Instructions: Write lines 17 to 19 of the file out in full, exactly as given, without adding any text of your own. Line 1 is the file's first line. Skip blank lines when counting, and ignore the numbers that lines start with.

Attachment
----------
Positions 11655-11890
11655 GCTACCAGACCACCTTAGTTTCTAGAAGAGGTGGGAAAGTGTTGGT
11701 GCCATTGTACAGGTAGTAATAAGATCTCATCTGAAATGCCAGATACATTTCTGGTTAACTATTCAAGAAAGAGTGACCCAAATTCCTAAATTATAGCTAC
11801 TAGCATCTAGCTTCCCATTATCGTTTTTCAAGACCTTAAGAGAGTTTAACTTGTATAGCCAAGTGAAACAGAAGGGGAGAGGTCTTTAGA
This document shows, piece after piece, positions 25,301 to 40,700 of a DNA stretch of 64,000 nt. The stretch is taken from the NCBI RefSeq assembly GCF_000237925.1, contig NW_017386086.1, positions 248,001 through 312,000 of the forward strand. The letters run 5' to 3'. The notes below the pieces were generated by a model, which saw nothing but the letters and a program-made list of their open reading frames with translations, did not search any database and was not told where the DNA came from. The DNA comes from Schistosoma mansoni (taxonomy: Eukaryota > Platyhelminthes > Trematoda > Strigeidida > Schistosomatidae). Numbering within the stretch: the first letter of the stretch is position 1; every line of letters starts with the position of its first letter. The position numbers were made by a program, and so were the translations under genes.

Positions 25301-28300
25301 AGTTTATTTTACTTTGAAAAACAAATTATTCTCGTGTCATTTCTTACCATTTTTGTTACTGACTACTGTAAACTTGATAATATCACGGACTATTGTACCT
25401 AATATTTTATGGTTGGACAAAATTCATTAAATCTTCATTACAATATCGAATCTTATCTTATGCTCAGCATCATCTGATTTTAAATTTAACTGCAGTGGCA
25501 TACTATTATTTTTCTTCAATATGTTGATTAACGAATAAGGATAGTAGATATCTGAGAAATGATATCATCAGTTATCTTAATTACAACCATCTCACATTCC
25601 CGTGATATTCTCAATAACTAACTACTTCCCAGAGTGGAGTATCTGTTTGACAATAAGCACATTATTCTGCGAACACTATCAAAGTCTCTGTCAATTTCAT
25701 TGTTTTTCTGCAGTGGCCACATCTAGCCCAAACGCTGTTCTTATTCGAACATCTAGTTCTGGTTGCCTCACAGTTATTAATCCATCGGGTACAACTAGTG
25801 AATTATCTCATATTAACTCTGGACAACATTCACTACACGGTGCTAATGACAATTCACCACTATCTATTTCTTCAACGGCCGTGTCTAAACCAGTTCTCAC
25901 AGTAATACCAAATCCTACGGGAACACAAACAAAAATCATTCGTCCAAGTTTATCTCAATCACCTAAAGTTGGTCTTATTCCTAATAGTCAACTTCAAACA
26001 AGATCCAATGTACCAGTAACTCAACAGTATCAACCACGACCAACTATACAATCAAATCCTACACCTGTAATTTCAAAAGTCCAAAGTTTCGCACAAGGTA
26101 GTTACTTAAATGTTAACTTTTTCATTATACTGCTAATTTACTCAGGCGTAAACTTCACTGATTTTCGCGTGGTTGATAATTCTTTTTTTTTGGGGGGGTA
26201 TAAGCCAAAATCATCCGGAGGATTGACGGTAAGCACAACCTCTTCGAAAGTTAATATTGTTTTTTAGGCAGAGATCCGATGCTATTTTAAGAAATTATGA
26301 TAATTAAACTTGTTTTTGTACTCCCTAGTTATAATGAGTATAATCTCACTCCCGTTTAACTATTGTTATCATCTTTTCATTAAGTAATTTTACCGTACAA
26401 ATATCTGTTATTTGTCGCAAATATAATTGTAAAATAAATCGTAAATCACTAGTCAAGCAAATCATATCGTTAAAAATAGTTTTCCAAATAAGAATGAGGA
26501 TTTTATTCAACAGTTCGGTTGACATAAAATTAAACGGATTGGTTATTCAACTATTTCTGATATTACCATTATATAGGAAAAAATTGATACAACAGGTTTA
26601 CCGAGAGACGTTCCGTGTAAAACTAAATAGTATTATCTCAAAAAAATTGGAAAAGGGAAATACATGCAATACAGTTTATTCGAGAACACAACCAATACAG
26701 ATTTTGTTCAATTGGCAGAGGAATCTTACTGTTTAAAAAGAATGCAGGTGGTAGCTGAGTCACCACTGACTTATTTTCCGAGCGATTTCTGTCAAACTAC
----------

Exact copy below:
26301 TAATTAAACTTGTTTTTGTACTCCCTAGTTATAATGAGTATAATCTCACTCCCGTTTAACTATTGTTATCATCTTTTCATTAAGTAATTTTACCGTACAA
26401 ATATCTGTTATTTGTCGCAAATATAATTGTAAAATAAATCGTAAATCACTAGTCAAGCAAATCATATCGTTAAAAATAGTTTTCCAAATAAGAATGAGGA
26501 TTTTATTCAACAGTTCGGTTGACATAAAATTAAACGGATTGGTTATTCAACTATTTCTGATATTACCATTATATAGGAAAAAATTGATACAACAGGTTTA